Preston’s threatened bus station was, yet again, the centre of attention yesterday as the venue for Gate 81’s event to re-imagine its uncertain future. The Gate 81 project was set up by Sally Stone and Dominic Roberts from Continuity in Architecture and Ruth Heritage from Preston based They Eat Culture. It provides a forum for all those interested parties who wish to see the iconic building saved from demolition and reinvented for the 21st century.Advertisement
The daylong event ran from 8:30 in the morning until 7:00 in the evening with workshops, guest speakers and even a guided tour through the city centre streets. I arrived at 10 am in time to hear the first speakers and was pleasantly surprised to see such a sizable crowd of eager participants. The northern end of the bus station had been transformed for the day with architectural models, art installations, a workshop area and even a stall selling bus station t-shirts and bags!
First speaker of the day was Professor Tom Jefferies, head of Manchester School of Architecture, who talked about how the building could be transformed to meet today’s needs. He gave examples of other buildings that had been successfully reinvented including Bankside Power Station in London which is now better known as Tate Modern, and the Albert Dock in Liverpool, now one of the city’s most popular visitor attractions.
Next up was Stella Hall, who was the Festival Director for last year’s Preston Guild celebrations. She talked about Preston’s wealth of cultural creativity and reminded the audience of the bus station’s starring role in the BBC’s live coverage of the ‘Preston Passion’ on Good Friday last year.
After lunch, we were taken on a magical mystery tour through the streets of Preston by Dominic Roberts who provided a knowledgeable commentary on all things architectural. Our circular route took in the covered market, the site of our original town hall on the Flag Market, the former Public Hall on Lune Street, the site of St. Mary’s Church on Friargate, the Magistrates Court on Ringway and finally, the soon to be demolished indoor market. While dashing from place to place, our thirty strong band of sightseers, complete with two cameramen, drew more than a few quizzical looks from the locals!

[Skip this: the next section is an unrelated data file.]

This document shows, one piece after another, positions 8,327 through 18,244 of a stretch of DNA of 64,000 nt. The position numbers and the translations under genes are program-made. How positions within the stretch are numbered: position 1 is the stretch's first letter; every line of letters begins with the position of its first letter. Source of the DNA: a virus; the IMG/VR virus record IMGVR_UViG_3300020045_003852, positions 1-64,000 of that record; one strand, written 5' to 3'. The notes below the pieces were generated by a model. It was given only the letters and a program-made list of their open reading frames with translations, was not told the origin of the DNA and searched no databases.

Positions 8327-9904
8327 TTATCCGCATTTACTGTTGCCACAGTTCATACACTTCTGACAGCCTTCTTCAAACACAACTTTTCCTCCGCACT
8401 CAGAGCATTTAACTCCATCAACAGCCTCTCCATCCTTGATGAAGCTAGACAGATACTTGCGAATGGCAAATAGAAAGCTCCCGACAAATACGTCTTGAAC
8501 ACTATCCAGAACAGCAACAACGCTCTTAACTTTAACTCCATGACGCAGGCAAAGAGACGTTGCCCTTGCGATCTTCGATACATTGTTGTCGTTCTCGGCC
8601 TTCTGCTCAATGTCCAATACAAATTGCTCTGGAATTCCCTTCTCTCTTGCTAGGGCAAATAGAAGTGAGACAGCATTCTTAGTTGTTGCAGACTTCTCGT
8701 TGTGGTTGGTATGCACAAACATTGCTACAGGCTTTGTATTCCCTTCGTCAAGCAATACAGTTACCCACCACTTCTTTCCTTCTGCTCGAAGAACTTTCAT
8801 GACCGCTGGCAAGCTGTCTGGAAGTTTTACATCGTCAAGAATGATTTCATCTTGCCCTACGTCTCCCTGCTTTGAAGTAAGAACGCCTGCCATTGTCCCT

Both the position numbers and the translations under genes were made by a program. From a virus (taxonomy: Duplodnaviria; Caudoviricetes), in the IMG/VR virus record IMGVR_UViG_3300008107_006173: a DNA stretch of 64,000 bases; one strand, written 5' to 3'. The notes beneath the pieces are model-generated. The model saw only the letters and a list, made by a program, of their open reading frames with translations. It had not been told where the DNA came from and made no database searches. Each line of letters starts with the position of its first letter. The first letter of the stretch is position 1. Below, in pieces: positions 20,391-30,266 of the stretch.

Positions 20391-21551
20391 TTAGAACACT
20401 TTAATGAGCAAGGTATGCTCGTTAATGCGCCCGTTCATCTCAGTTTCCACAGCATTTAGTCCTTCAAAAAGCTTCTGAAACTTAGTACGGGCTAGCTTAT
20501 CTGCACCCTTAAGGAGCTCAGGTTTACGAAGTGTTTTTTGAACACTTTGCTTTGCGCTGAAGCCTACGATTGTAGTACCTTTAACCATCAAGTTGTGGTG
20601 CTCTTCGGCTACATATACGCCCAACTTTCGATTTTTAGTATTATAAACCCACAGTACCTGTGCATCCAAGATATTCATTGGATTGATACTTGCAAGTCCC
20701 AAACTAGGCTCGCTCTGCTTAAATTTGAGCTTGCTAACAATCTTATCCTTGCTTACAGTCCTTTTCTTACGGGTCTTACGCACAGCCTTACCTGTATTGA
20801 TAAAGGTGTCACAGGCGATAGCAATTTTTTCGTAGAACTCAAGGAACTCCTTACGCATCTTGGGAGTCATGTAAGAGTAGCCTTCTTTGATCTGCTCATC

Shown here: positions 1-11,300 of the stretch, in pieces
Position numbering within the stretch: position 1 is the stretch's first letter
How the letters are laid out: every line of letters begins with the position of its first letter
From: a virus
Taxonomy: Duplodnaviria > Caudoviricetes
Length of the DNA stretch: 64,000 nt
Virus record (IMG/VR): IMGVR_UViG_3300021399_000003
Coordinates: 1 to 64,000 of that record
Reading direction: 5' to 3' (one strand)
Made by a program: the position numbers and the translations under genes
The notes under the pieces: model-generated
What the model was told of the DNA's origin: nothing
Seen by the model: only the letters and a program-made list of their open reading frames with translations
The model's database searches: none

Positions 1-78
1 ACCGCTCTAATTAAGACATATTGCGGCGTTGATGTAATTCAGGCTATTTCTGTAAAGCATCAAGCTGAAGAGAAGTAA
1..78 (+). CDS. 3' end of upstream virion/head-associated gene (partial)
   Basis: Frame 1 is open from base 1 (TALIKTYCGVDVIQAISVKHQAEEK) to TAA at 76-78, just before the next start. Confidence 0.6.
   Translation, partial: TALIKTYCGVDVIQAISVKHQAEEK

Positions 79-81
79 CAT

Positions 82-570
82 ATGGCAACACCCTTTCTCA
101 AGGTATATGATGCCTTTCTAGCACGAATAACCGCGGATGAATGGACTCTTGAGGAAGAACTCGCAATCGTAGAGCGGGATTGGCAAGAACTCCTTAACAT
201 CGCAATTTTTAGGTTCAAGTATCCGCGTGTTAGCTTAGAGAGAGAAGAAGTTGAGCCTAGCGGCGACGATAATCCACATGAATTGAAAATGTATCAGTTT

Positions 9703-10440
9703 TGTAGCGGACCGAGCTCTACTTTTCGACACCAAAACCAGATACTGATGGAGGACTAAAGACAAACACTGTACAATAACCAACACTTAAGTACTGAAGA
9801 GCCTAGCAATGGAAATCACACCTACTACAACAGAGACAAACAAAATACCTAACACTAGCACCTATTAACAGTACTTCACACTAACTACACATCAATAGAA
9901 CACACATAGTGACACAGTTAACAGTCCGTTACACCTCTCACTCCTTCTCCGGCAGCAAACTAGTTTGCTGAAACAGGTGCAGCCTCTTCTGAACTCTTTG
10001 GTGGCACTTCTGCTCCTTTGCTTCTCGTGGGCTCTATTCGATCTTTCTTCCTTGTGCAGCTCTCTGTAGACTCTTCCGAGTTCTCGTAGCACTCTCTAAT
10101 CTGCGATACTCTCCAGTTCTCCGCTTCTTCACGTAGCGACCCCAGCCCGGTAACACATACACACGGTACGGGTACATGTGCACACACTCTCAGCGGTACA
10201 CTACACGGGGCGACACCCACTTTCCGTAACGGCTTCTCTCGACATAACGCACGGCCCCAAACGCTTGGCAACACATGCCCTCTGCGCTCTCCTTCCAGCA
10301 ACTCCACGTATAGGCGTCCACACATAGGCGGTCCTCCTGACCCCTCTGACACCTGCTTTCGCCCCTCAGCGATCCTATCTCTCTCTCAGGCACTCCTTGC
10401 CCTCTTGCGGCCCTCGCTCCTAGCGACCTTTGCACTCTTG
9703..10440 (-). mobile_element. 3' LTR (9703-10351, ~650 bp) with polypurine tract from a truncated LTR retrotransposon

On returning to the bus station, there was just time to grab a quick coffee before the second round of speakers began. Next up was Christina Malathouni who lectures at The University of Liverpool and specialises in twentieth century architectural heritage. She gave a comprehensive explanation of the bus station’s third listing application which is currently pending and awaiting a decision from Culture Secretary Ed Vaizey.
Next up were three artists, Nayan Kulkarni, Chris Jones and Jamie Hawkesworth. All three gave an overview of their own practices and talked about their work in relation to possible future incarnations of the bus station. Especially for the Gate 81 event, Chris had created a surreal scaled down sculpture of the iconic structure and Jamie’s bus station photographic portraits had been supersized and displayed throughout the building.
The final speaker of the day was Kevin Rhowbotham, head of architecture at UCLan. Unfortunately, I missed what Kevin had to say as I was dragged away to take some photographs! Perhaps someone can let us know in the comments below? I did hear the prolonged applause from half way down the bus station, so it must have been good.
One high point of the day for me was when a member of the audience asked why there were no city councillors present, it was pointed out that Councillor James Hull was in fact present and the microphone was unexpectedly thrust into his hand! His surprise was comically evident but despite being ambushed, he managed to escape with only minor damage to his dignity as he tried to explain the council’s difficult position regarding the bus station. Seasoned bus station campaigner John Wilson was also on hand, giving away postcards of the bus station which were pre-addressed to The Culture Secretary’s office. He had no shortage of takers who were eager to send their comments on a postcard to Ed Vaizey. I pity his postman next week.
But seriously, It was great to see so many people from all walks of life coming together to pool their creativity and share their visions of the future for Preston bus station. The event highlighted just how much positivity there is around finding an alternative to the planned demolition and it’s clear that the bus station has no shortage of fans that are passionate about securing its future as a prominent feature on the Preston skyline.
Did you attend the event? What did you think? Let us know in the comments below